Home News MMA Forrest Griffin Doesn’t See Why TRT is a Big Deal

Forrest Griffin Doesn’t See Why TRT is a Big Deal

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(Forrest Griffin lands a headkick on Rashad Evans, photo via UFC.com)

Former UFC Light-Heavyweight Champion and UFC Hall of Famer Forrest Griffin doesn’t understand why MMA fans are so harsh on TRT.

“Here’s what I don’t understand, What’s wrong with wanting to be better at your job?” Griffin told WHOA TV (transcribed by MMAFighting). “You only get one life. That’s it. I didn’t mean to have this ****** body with ****** genetics. I wanted a better one. I’ll be honest. I wanted to be much bigger, stronger and faster.”

According to Griffin, TRT isn’t a miracle drug that makes fighters great over night. It’s a drug that helps a fighter reach their full potential. “People think TRT’s for lazy people,” Griffin said. “No, you’re just trying to improve yourself. All the drugs in the world ain’t gonna turn a Chihuahua into a Pit bull. I could do all the TRT in the world and Jon Jones would beat my ass every day, all day, but I could be the best me.”

The fighter also believes that TRT is no different than any other prescription drugs, even going as far as comparing it to anti-depressants. “I don’t think people get it, so **** ’em,” Griffin said. “They take drugs just to stay happy. You take Prozac? Quit taking Prozac. No drugs but antibiotics. Don’t take drugs to improve yourself. Your kids take Ritalin? They’re doing that to cheat in school.”

Griffin’s comments further exploit the unfortunate view most fighters who use TRT have on the drug. They see TRT as no different than any other drug on the market and wonder why they come under huge scrutiny for using it. The truth is that most of them deserve ever ounce of criticism thrown their way. I fail to see how a man that’s barely over the age of 30 and competing as a professional athlete needs to have TRT for an extra boost.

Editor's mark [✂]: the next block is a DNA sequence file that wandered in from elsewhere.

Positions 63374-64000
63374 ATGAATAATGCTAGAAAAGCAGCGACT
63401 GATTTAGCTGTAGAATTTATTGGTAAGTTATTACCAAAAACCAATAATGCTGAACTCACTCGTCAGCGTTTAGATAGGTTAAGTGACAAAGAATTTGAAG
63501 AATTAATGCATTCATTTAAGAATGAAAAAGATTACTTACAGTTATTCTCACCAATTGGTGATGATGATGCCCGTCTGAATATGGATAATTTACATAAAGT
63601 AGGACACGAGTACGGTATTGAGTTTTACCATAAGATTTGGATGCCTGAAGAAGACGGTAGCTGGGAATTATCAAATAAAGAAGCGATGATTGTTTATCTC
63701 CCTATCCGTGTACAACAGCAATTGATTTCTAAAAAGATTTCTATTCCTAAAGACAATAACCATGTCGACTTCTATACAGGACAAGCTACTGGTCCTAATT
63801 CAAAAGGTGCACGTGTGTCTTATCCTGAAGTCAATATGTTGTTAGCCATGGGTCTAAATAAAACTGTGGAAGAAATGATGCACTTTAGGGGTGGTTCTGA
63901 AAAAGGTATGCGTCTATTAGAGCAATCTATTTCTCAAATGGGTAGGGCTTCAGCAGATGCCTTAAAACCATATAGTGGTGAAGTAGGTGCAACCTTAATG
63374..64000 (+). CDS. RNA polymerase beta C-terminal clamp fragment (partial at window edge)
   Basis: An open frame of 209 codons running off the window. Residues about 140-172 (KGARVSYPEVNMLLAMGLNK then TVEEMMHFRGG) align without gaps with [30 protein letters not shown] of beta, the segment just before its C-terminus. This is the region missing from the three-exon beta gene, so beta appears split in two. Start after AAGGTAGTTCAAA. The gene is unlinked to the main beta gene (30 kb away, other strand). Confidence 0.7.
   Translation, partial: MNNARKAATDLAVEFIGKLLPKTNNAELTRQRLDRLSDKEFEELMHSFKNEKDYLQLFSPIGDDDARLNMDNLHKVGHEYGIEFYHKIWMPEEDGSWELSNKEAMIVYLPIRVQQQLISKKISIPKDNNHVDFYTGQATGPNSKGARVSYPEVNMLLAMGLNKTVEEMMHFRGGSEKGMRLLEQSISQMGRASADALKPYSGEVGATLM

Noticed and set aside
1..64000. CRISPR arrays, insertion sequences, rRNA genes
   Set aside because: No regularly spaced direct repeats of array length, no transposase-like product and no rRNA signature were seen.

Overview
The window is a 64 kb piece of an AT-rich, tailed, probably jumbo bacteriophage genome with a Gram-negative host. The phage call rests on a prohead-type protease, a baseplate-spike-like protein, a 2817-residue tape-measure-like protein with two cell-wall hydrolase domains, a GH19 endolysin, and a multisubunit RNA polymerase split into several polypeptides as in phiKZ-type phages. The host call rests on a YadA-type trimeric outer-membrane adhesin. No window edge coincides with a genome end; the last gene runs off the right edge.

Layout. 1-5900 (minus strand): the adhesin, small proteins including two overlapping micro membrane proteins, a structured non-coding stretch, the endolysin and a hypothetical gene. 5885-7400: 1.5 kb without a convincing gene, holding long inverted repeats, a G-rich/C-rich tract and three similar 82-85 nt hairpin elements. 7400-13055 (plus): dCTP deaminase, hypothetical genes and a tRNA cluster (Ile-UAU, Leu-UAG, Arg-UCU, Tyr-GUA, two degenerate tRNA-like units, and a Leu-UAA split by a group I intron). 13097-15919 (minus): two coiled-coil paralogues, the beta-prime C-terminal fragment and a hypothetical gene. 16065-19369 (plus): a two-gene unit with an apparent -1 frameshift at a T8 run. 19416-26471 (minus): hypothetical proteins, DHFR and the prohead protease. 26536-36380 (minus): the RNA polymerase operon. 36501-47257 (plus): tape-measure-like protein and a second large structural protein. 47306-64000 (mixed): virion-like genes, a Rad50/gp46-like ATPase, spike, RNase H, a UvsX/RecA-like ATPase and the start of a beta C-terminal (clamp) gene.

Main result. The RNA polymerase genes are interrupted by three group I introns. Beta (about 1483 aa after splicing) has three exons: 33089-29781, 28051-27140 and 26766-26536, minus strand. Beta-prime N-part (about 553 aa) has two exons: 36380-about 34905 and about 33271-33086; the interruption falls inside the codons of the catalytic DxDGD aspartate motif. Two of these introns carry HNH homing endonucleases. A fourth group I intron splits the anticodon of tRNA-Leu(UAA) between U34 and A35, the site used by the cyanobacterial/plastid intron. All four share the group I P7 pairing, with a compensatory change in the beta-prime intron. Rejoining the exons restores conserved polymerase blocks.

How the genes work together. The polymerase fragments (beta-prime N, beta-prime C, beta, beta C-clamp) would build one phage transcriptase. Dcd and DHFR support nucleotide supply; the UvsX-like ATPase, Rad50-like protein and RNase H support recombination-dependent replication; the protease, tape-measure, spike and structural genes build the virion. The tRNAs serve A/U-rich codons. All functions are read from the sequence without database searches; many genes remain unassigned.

What makes Griffin’s comments even more ridiculous is that he compares TRT to an anti-depressant like Prozac. Most people take Prozac because they are unable to make it through their day without getting depressed to the point that they cannot function. For the most part, fighters use TRT to either close the gap or gain a leg up on their competition.

Griffin is one of the sport’s most lovable characters, but his remarks on TRT will definitely lose him a few fans.

For all of your MMA coverage, visit SciFighting.com.

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Daniel Reveles
Born and raised in Santa Barbara, California, Daniel Reveles' interest in Mixed Martial Arts began at the age of fourteen while attending a Fantasy Football draft at a Friend's house. That day Daniel's buddies ordered UFC 88 on Pay-Per-View featuring lauded striker and hometown hero Chuck “The Iceman” Liddell squaring off with Division One Wrestler “Suga” Rashad Evans. After seeing “the wrestler” Rashad Evans put the Ice Man out cold with an overhand right, Daniel became instantly hooked by the unpredictability of the sport. Since that moment Daniel has become well versed in Mixed Martial Arts History and has yet to miss an event. Daniel is currently studying at the University of California Santa Barbara to receive his Bachelor's Degree in Communications with hopes of becoming the next big media mogul. When he is not watching MMA or studying you can find Daniel hanging out with his family and friends or taking in a game at the lovely Dodger Stadium.
  • Haad Thehaad Naqvi

    ”Your kids take Ritalin? They’re doing that to cheat in school.” hah right on Forrest!

    I’m in agreement with him. This whole article has accepted the premise ”Performance enhancing drugs should be forbidden.” A questionable premise from the get-go when telling grown adults what to do-because some athletic commission and fan has to live with the consequences and not the fighter or athlete right? But the added factor-people have been able to abuse TRT due to the LOW risks! In other words ”What was the issue again?” If the risk is low that should already be enough for the messed up anti-performance enhancers for professionals arguement(which says it is in the interest of health). Look at what studies say about runners and the link between intense running (over 20 miles per week at ages averageing 40) and heart disease, should we ban running? The health risks are already being put on the line the miniute you start training three times a day-say what you want the ody wasn’t built to get stronger three times a day and include taking half powered blows to the head while doing it-MMA is far more dangerous than TRT.